One cannot help but ponder why markets are so optimistic. The old line from Greenspan’s 1996 comment “irrational exuberance” comes to mind. With a global market place flush with central bank money, any day that retraces is seen as a strong buying opportunity and any day that is flat is now seen as the “new” down. Hot money, well central bank money, has changed what was considered normal and has now become the new normal.

Ponder these details. Price to earnings ratio for the S&P 500 on the last 12 months is 22 vs a long-term average of 17. The Dow is not so different. The current P/E is 21 vs a ten-year average of 20 whilst the Nasdaq is 31 vs 23. Something is happening, it is not happening fast, but nonetheless the trend cannot continue.

The trick now is to watch cash holdings held by funds. A slip in cash holdings suggests investors are becoming too complacent and are taking on more risk (it’s a contrarian indicator). The current cash holdings of funds in the U.S. is about 4.4%. Using a BA research piece, 16% of investors are taking on more risk and this is a record high. Apparently, the magic number is 3.5% and at the current rate of .3% fall per month then we are not too far away, perhaps.

I am not suggesting the bull run ends in February rather to say that as the year has developed investors have continued to buy anything on any retracement. Much of that has to do with the $8tr or so of central bank money sloshing through the system.

So, Trump returns from Asia. Trump is expected as he tweeted he was going to say there is big big news from the trip. For the critics, they are wondering just what has happened on the trip as Trump has taken the accolades for deals done years ago and made them his deals, which of course they are not.

On other news Mitch McConnell believes he can get the Tax Bill through after Thanksgiving 23rd November, which is a herculean task. The GOP are trying to wrap the Obamacare repeal into the Bill and bring in Trump Care.

On the taxation front, some Fund Managers are fuming because of a little clause now which means that when a security is sold the actual security is no longer discretionary, rather the security that is the oldest must now be sold first. Some managers are saying this will affect returns.

The Tax Bill is a big deal and is the last chance this year that the GOP has to get anything done. With widening and growing deficits, the Bill becomes even more interesting as the GOP hawks have to weigh up whether the Trump Bill can supply the revenue required to close the deficit. At 3.3% growth, that’s probably a chance. However, this year as the growth has climbed so too has the widening. This year was also the lowest year of fines for institutions, so maybe there is a message there.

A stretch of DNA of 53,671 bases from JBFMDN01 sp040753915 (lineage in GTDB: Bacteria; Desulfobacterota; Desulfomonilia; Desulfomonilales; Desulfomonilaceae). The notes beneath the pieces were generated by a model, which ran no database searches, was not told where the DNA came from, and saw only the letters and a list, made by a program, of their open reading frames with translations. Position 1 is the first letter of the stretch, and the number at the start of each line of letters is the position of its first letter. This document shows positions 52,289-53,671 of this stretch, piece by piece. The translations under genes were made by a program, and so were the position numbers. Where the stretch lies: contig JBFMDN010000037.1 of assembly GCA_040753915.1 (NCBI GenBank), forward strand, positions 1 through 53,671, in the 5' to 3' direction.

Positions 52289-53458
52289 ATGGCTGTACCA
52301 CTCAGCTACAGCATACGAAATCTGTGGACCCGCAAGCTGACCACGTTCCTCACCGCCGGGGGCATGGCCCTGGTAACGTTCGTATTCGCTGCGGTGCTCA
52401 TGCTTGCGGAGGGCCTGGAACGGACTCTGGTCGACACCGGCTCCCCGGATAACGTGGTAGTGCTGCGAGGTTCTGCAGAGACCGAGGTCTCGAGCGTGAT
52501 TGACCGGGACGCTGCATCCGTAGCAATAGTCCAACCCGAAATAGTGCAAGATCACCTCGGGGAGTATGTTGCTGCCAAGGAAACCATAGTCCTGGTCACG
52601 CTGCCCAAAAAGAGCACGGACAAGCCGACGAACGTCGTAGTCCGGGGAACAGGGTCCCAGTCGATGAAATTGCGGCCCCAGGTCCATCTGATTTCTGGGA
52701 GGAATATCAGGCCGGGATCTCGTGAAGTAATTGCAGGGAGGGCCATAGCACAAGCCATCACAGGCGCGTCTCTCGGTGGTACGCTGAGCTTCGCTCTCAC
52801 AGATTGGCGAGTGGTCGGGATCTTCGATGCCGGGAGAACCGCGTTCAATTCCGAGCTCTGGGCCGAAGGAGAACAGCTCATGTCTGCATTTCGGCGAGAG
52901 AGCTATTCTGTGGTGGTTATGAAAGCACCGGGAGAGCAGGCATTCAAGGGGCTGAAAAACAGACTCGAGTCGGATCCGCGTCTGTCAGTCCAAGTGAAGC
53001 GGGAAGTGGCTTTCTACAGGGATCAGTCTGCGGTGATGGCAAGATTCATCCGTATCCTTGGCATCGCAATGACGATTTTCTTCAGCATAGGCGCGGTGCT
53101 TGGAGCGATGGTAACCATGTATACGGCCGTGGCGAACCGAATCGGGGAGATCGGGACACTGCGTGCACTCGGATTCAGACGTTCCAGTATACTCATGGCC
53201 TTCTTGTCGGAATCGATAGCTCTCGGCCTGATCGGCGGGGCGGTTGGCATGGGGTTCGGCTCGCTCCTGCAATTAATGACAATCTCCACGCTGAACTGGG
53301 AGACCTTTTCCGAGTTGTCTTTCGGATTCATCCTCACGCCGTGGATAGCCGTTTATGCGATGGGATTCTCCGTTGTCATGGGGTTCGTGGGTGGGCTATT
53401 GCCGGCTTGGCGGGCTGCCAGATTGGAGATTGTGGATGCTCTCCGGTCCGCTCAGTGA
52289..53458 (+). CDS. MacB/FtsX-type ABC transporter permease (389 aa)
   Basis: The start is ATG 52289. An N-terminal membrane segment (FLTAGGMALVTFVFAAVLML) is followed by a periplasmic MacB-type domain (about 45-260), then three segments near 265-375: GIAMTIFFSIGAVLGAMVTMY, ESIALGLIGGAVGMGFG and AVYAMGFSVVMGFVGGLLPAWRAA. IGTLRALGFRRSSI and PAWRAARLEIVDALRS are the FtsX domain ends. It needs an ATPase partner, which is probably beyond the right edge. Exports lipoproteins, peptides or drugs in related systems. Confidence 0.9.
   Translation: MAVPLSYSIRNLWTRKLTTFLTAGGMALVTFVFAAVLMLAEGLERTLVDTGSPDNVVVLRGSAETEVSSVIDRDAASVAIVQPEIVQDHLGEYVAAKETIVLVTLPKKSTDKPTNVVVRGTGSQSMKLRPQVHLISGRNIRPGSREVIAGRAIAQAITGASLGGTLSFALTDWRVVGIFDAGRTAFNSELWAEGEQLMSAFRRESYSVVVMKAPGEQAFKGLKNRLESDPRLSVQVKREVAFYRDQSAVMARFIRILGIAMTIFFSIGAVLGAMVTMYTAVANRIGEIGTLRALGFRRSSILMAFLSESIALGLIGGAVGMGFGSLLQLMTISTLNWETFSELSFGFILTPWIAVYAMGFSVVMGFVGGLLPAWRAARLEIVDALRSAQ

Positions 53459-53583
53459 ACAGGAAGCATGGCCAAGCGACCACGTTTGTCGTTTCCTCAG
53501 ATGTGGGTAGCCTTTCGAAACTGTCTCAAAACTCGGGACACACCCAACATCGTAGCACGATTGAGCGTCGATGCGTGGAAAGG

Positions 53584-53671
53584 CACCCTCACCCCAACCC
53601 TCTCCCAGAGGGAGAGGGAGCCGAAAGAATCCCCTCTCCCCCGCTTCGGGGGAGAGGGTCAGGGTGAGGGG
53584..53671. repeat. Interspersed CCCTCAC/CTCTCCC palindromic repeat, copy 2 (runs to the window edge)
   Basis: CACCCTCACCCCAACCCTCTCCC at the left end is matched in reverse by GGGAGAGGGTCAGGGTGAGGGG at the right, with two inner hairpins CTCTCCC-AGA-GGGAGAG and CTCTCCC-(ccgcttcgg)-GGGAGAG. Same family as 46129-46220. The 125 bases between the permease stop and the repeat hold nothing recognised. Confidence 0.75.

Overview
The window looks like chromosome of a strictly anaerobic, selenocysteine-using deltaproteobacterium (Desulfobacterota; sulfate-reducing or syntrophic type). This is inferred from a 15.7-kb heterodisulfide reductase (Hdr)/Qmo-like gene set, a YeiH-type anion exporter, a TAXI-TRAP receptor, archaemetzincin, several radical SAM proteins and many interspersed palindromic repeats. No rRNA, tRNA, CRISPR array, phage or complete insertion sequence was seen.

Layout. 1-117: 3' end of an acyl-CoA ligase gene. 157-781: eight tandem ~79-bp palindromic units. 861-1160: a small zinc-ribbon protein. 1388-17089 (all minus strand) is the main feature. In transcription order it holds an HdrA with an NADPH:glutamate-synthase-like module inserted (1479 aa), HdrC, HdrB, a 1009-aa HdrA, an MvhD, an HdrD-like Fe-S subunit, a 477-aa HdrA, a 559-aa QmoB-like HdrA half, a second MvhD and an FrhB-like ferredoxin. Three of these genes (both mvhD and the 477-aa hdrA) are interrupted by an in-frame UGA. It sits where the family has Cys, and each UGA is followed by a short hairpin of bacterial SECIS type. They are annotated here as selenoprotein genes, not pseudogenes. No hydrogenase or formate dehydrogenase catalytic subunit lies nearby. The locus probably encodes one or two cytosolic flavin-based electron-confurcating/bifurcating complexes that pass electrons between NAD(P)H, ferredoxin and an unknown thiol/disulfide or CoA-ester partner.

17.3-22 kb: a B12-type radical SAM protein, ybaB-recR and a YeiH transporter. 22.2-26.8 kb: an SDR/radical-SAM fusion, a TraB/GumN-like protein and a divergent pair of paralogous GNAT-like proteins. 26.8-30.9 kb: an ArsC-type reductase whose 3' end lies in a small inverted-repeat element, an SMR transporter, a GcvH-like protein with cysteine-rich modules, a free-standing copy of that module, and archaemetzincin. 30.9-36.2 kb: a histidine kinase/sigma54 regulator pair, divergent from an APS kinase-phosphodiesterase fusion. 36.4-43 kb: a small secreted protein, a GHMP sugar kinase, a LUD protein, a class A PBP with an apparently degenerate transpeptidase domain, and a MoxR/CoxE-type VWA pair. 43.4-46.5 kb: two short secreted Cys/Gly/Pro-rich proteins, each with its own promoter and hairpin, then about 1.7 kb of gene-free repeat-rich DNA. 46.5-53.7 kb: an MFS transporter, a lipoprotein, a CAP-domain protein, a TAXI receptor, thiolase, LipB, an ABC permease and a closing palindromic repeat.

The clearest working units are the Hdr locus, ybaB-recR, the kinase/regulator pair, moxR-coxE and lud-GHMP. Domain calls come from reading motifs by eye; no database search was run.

On a political front Jeff Sessions failed to remember a Russian meeting when meeting with the House Judiciary Committee. Sessions appears to have a real issue with his memory and what he calls truth. His forgetful nature should be a concern for the GOP especially as he is the Attorney -General and a good memory is essential.

With a new Fed Chair and an expected 3-tightenings in 2018 one wonders whether the economy can grow at the required rate. The yield curve is certainly weighing up the options and it suggests that the U.S. economy may well flounder. The yield curve tightened some 4 bp last night and bonds staged a small rally. Concerns over corporate borrowing costs and consumer borrowings are weighing heavily.

Commodities are falling but that may well be as a result of Chinese buyers obeying Beijing’s demands to winter many plants. Commodities have had a spectacular run this year, so any retracement is probably expected.


Equities: the S&P 500 fell 0.31%. The Dow was down 0.21%. The Stoxx 600 fell 0.6%.

Currencies: The euro was climbed 1%.The pound rose 0.4%. The Bloomberg Dollar Spot Index fell 0.5%.

Bonds: the 2-year rose 1 points in yield to close at 1.69%. The level of the 2-year is now at a nine year high.The U.S. 10-year closed at 2.379 %. The 30-year closed at 2.836 % in 4 bp.

The curve flattened between 3 and 4 bp depending on the maturities. The 2/10 closed at 68.6, the 2/30 at 114.3 bp and the 10/30 closed at 45.5 bp. The European 10-year benchmark closes were, gilts closed at 1.328%, bunds at 0.413% and OAT’s 0.614 %.

Commodities: Gold rose 0.3% and WTI fell 1.8%.  China’s October aluminium output fell 2.3%. The EU has found Chinese steel was transshipped to Europe via Vietnam to avoid the European bloc’s tariffs. Nickel fell 5% as Chinese demand falters.


Aussie Market Today.

Bonds are likely to improve on the day. The general trend has been for slight improvement however with the inflation number due shortly. Most traders are likely to wait or cover shorts or reduce long positions. Trading will be choppy in a most likely thinly traded market.

Geopolitical tensions are still a concern although tensions appear to have been cowed for the moment.
Equities are likely to take the lead from the U.S. and sell down a little.